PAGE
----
Review: Restaurant That Serves Authentic Northeastern Cuisine

   |  Updated: June 19, 2014 18:55 IST

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Review: Restaurant That Serves Authentic Northeastern Cuisine
From Manipur's sana thongba to Tripura's tokhan chicken, this restaurant brings the local flavours of north eastern states to the capital. Rosang opened its door in 2003 in Munirka and soon became a hub for authentic north-eastern food. It boasts of loyal customers from countries like Japan and Britain.

Recently the restaurant highlighted Manipuri cuisine by organizing a food festival. The restaurant is run by a Manipuri couple Mary Lalboi and Muan Tonxing, who are also the chefs of the eating joint. Their passion for cooking and the desire to open a restaurant serving cuisines from all eight states of northeast - Nagaland, Mizoram, Manipur, Assam, Meghalaya, Arunachal Pradesh, Tripura and sikkim - brought them here.

"We had to shut it down in 2012 due to parking issues. Then we opened a branch in Safdarjung Enclave in 2006, but that caters more to home delivery services," says Lalboi.

Their choice of location has helped them get impressive footfalls. "A majority of our customers are from mainland India and not just from our region. People from Japan and Britain also come and eat at our restaurant. We also get foodies from Goa, Mumbai and Bangalore," said the entrepreneur.

Sourced from different states of the northeast, the ingredients make people from the region feel homely and the others get to treat their taste buds with something different. "Be it herbs or even ginger, we get them flown from our region to ensure the authenticity and freshness," she said.The restaurant is an effort made by the couple to promote their culture through food. Priced at Rs.900 for a meal for two, one can enjoy sana thongba from Manipur, tokhan chicken from Tripura, bilahi masor tenga from Assam or nuoshi from Nagaland sitting in a cosy room on wooden furniture made by Tonxing.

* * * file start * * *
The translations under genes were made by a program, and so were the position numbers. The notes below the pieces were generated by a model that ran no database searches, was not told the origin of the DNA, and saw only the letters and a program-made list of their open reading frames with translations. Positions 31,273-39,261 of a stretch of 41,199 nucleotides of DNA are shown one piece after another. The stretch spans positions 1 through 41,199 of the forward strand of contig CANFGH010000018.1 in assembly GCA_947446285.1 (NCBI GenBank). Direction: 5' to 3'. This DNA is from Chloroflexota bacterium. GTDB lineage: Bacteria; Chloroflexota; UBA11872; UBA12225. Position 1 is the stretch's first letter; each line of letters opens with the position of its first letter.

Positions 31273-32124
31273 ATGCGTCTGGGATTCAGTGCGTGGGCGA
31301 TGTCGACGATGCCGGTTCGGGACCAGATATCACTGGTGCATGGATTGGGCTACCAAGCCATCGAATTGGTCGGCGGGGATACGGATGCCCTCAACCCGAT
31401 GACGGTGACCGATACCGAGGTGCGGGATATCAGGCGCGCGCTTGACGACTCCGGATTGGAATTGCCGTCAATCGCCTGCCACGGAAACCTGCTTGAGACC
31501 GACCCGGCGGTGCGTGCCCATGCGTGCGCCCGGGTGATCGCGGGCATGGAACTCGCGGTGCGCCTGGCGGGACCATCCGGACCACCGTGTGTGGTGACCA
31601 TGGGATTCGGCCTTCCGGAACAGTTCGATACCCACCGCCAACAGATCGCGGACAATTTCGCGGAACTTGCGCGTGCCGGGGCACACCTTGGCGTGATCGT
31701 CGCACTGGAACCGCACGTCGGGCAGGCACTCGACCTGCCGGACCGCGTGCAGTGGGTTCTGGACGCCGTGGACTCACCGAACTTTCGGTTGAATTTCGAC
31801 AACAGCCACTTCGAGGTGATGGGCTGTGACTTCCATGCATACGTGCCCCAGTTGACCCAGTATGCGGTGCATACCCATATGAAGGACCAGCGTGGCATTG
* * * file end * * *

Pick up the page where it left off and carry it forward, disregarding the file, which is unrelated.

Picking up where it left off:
The thali was a visual treat. The red rice gives you a break from the usual white or brown rice. Placed right in the centre, it was surrounded by iromba - a cold preparation mostly of boiled vegetables and fermented fish. The mildly spiced dish went well with fried dry maroi bora and singju - made of raw vegetables like cabbage and lotus stem. The chicken curry served was also low on spices. With small pieces of onions and a heavy dose of turmeric, it was an absolute delight.

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The other bowl containing a yellow peas and bamboo shoot dish called mangan ooti looked darker than the usual. When asked, the chef said: "Pomegranate leaves have been added to it for flavour and colour." The traditional cuisine tasted even better with a red rice beverage. It has a striking resemblance to red tea but doesn't taste anything like it. Made with ground red rice and boiled water, it was so well strained that not a single rice piece floated could be found in the glass. The brown sugar and lemon peel made it even more flavoursome.

The Manipuri food festival is on till May 31, those who miss home-cooked Manipuri food and those who like trying new cuisines must visit the Rosang.

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